Robert Young

Professional Title
About Me (Bio)
Dr. Robert E. Young is a Professor of Industrial & Systems Engineering at North Carolina State University. His current research interests are the development of a high school mathematics course that uses operations research and industrial engineering tools to teach mathematics. He also has interests in fuzzy mathematics, database applications and information system design for manufacturing. He has worked extensively with electronic and aerospace industries as a consultant and with them full-time on leaves of absence from academia. He has been a Guest Professor at universities in Denmark, Germany and Austria, and has given workshops in Brazil, Venezula, Germany, Russia and South Africa. He has been working in the area of computer technology for over 45 years and in manufacturing systems since 1975. He has had more than $8,700,000 in research funding during his career and published over 80 articles on various aspects of manufacturing, many book chapters, and two books.
In 1982 he was named as Young Manufacturing Engineer of the Year by the Society of Manufacturing Engineers. In 1978 he was a University Fellow with the U.S. Air Force's Integrated Computer-Aided Manufacturing (ICAM) Program, and subsequently worked on many of its projects. He is a past Director of the Computer and Information Systems Division of the Institute of Industrial Engineers (IIE) in which he is a Senior Member. He is also a Senior Member of the Society of Manufacturing Engineers. He received his Ph.D. and Masters Degrees in Industrial Engineering from Purdue University, and his Bachelor of Science in Engineering from UCLA. He is a Licensed Engineer in the State of Texas.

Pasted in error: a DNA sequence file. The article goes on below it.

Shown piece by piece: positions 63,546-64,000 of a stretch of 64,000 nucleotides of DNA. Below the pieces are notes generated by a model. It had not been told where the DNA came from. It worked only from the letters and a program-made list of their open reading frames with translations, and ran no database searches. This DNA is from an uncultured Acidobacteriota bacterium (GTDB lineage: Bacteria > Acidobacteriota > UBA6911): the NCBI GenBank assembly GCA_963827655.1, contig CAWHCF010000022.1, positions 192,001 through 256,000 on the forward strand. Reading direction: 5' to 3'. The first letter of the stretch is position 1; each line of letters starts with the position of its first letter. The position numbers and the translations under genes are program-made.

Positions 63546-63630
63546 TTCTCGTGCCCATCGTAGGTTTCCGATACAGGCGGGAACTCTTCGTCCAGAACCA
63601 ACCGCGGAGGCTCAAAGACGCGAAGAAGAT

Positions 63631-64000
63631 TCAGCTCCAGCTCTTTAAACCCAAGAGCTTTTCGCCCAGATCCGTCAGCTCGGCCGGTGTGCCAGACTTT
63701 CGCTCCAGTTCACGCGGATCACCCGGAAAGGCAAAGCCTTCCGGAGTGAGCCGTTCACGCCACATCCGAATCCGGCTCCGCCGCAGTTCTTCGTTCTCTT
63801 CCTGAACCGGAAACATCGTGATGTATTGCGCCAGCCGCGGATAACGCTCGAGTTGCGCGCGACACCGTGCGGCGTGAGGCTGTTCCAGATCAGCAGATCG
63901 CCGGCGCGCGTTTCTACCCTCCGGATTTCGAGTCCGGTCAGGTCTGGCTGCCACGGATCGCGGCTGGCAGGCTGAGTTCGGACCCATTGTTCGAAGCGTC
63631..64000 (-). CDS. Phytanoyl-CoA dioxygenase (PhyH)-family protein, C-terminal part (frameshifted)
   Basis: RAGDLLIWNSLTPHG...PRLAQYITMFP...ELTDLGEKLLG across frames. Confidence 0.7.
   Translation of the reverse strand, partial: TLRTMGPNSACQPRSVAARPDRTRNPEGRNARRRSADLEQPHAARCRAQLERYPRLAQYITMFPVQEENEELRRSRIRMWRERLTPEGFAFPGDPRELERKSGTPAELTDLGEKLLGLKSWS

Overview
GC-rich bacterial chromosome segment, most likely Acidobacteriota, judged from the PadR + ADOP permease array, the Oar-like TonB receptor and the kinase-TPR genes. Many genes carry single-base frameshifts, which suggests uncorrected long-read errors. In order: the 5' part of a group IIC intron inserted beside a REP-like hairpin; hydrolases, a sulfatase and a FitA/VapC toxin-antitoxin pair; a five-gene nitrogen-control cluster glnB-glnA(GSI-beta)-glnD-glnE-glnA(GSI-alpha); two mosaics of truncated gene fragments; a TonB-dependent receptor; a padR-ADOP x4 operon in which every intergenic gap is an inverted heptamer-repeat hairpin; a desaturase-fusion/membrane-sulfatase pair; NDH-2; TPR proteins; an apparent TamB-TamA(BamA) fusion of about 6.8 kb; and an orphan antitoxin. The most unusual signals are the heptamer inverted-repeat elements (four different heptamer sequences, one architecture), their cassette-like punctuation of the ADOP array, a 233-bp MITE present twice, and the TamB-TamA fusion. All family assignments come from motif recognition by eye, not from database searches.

North Carolina State University (NCSU)

A collaboration among educators, engineers, and mathematicians in three universities, this project is creating, implementing, and evaluating a one-year curriculum for teaching a non-calculus, fourth-year high school mathematics course and accompanied assessment instruments. The curriculum will draw on decision-making tools that include but go well beyond linear programming, to enhance student mathematical competence (particularly solving multi-step problems), improve students' attitudes toward mathematics, and promote states' adoption of the curriculum (initially NC and MI).